Funding an Outdoor Classroom for the Paiute Indian ReservationApril 13, 20212 min read
Southern Utah University's Dr. Jacqualine Grant is working to build an outdoor classroom at the Paiute Indian Reservation in Cedar City, Utah with a submission for a Governor's Office of Economic Development Outdoor Classroom Grant.
Dr. Grant is an associate professor of biology at SUU, director of the Garth and Jerri Frehner Museum of Natural History, and the 2018-2020 Provost Faculty Fellow for Parks and Partnerships. Together with the SPARC pre-award team, she recently submitted a grant request for a project called the Paiute Outdoor Classroom and Veterans Memorial.
The goal of this project is to build an outdoor classroom consisting of a small plaza with a shade structure and stone benches engraved with Paiute names for numbers 1-10 in the Hindu-Arabic numeral system, along with the English names for those numbers. In this innovative setting, students will learn about natural history and its relation to Paiute traditions while reflecting on the sacrifices of the tribe’s veterans. The space will facilitate STEM learning for tribe members and local schools.
The Governor's Office of Economic Development (GOED) Outdoor Classroom Grant was a new offering by the Governor's Office this year. Because of the COVID-19 pandemic, many children were limited in how they could participate in school. The GOED Outdoor Classroom Grant was created to help develop more outdoor learning spaces that can be used come rain, shine, or pandemic.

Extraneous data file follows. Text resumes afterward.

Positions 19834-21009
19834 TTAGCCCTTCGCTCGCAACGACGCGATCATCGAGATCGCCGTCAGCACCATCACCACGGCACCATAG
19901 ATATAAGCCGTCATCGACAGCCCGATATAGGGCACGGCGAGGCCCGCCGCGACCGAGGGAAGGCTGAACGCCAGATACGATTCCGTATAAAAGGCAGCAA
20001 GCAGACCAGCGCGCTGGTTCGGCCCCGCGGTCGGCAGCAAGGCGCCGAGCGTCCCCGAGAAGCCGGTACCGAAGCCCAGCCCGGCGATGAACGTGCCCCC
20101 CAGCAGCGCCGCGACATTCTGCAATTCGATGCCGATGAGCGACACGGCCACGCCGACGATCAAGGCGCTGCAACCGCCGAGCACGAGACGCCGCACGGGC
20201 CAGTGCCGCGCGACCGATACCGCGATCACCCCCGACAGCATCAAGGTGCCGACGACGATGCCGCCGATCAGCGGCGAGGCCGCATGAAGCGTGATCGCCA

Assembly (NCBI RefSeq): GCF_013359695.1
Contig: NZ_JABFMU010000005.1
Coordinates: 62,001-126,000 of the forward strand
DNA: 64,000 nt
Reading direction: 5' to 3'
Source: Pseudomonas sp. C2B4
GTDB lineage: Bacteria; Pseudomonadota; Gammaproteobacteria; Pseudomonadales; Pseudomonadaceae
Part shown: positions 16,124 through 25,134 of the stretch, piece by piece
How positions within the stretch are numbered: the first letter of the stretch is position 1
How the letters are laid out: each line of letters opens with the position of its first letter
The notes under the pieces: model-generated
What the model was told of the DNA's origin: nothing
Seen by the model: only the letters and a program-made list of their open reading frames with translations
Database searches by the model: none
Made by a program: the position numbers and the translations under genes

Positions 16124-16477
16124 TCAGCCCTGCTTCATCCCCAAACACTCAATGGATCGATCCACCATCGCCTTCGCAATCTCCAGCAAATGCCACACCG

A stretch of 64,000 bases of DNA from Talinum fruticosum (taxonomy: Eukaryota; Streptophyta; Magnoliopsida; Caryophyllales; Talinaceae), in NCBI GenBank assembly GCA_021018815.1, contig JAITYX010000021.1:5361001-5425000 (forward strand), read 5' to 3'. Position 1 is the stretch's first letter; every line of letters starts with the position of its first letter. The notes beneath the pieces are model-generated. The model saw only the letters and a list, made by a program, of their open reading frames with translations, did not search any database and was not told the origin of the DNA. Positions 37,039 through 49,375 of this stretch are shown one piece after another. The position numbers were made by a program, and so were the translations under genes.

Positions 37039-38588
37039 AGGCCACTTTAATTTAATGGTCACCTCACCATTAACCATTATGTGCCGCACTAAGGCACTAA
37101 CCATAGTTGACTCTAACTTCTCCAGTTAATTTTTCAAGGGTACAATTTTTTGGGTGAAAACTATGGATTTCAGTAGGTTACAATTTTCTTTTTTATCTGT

“Some of the challenges of working on this grant were being unable to meet face to face with my Paiute colleagues," said Dr. Grant. "So we did all of our work through Zoom meetings, email, and phone calls.”
One of Dr. Grant's top takeaways from the grant project is the connections made, including the opportunity to also meet Shane Parashonts, Tribal Administrator, and some of the folks in FourPoints Health.
While SPARC awaits the decision on this proposal we look forward to this continued connection with our Paiute friends—one that proves a pandemic can sometimes produce an unexpected silver lining.